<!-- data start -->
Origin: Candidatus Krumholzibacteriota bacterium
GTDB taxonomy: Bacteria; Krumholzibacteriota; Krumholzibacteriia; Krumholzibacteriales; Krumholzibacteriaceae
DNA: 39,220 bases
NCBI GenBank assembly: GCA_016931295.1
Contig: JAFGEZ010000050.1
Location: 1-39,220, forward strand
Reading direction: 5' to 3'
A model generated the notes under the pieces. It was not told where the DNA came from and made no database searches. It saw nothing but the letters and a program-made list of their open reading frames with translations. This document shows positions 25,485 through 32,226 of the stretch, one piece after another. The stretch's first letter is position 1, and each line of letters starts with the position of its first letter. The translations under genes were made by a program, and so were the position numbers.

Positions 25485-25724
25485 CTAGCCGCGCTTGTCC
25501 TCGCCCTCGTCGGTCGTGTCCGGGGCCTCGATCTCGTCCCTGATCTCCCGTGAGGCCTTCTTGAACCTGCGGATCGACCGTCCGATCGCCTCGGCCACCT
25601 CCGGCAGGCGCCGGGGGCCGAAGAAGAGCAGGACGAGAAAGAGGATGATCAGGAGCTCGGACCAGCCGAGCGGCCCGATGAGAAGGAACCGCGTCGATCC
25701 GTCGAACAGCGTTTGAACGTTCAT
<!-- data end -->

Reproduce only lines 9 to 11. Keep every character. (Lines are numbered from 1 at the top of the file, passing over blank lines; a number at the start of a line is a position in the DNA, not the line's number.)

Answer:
Positions 25485-25724
25485 CTAGCCGCGCTTGTCC
25501 TCGCCCTCGTCGGTCGTGTCCGGGGCCTCGATCTCGTCCCTGATCTCCCGTGAGGCCTTCTTGAACCTGCGGATCGACCGTCCGATCGCCTCGGCCACCT